Pakistan PM Khan to seek court ruling over defections ahead of no-confidence vote

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Imran Khan, Prime Minister of Pakistan addresses the 74th session of the United Nations General Assembly at U.N. headquarters in New York, U.S., September 27, 2019. REUTERS/Brendan Mcdermid/File Photo

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ISLAMABAD, March 18 (Reuters) - The Pakistani government will petition the Supreme Court to seek a ruling on whether defectors from Prime Minister Imran Khan's party could lose their seats ahead of a no-confidence vote against him, his interior minister said on Friday.

The threat of political turmoil in the nuclear armed nation is growing as the opposition seeks to oust Khan in a vote that could come as soon as this month.

Several of Khan's lawmakers withdrew their support for him on Thursday, stoking more uncertainty over whether the former cricket star can hang on to power, following a warning by a key ally that the premier could lose his coalition partners. read more

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Interior Minister Sheikh Rasheed Ahmad told a news conference it had been decided to seek the Supreme Court's ruling about whether the defectors are eligible to cast a vote after switching sides.

Ahmad said the decision was taken in a meeting chaired by Khan. He did not say when the petition would be filed.

"I want to ask all of you to get back ... We wouldn't do anything against you," he said in an appeal to the dissidents.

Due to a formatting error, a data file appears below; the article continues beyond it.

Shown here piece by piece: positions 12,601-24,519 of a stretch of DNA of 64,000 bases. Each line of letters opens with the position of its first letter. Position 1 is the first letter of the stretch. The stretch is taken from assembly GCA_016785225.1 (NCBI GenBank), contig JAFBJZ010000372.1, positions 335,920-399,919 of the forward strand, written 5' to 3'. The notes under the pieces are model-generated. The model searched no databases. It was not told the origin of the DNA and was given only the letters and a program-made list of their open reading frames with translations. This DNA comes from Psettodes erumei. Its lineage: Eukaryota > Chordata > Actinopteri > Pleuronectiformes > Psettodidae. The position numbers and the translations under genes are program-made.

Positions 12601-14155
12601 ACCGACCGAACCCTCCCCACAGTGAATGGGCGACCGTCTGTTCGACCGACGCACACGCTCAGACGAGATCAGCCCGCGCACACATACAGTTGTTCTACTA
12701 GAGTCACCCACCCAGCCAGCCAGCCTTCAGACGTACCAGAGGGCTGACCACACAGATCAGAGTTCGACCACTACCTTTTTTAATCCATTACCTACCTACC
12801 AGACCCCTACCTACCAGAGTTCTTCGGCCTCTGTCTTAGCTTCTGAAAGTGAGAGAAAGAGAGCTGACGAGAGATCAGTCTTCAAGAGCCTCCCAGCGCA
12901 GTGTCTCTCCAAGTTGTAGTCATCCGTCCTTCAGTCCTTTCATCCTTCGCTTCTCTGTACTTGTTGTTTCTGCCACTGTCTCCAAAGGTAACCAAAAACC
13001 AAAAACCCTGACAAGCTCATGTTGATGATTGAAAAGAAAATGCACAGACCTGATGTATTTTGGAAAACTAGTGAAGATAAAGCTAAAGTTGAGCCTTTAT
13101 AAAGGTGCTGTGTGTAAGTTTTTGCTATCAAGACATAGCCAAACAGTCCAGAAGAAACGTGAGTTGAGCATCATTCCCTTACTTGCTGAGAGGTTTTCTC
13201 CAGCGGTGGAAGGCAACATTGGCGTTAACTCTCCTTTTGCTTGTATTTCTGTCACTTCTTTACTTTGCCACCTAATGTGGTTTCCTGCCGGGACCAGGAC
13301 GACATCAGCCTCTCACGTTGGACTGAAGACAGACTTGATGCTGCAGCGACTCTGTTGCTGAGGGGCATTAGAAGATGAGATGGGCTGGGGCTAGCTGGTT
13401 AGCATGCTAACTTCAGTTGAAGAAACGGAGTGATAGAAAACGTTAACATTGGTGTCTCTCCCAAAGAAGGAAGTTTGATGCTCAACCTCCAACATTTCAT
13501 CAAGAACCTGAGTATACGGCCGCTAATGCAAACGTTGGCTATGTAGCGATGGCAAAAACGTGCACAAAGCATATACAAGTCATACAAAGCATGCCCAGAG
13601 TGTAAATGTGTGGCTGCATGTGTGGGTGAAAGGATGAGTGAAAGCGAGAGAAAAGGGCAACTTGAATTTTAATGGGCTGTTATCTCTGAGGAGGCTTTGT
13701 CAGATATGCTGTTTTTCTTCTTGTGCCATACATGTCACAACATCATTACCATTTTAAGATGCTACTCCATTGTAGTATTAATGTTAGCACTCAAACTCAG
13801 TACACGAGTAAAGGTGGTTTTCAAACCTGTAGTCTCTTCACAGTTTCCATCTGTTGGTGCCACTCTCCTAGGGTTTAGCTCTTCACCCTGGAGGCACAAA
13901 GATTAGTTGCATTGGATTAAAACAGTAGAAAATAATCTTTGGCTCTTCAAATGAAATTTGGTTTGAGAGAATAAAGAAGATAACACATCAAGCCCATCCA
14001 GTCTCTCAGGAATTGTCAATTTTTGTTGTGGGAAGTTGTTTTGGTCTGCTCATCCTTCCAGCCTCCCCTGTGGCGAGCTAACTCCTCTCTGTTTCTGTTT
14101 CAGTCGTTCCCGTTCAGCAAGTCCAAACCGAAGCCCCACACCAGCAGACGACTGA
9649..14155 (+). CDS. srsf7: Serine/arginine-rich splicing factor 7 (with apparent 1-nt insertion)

The dissidents are being issued a show-cause notice, Khan's Cabinet minister Asad Umar said.

A handful of ruling party workers led by two lawmakers stormed a place in Islamabad where the dissidents have been housed by opposition parties, interior minister Ahmad said, adding that they had broken open the main gate.

The two ruling party lawmakers and several workers were arrested by the police, he said. "It is serious. We can't allow this," he said.

Under Pakistan's floor-crossing law, parliamentarians who defect could lose their seats if they then choose to vote against their party, but what Khan's government is trying to see is whether that is also applicable before they cast votes.

"You know only murder isn't a crime, an attempted murder is also a crime," the minister said.

The opposition blames Khan for mismanaging the country, economy and foreign policy. No Pakistani prime minister has ever

completed his term in office. read more

Without the coalition partners and the dissidents, Khan's party, which has 155 seats in the lower house, would fall short

of the 172 needed to retain power. The joint opposition has a strength of nearly 163 in the lower house.

The opposition and political analysts say Khan has fallen out with Pakistan's powerful military, whose support they see as critical for any political party to attain power in the way the former cricketer upstart party did four years ago.

Khan and the military deny the accusation.

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Reporting by Asif Shahzad, Editing by William Maclean

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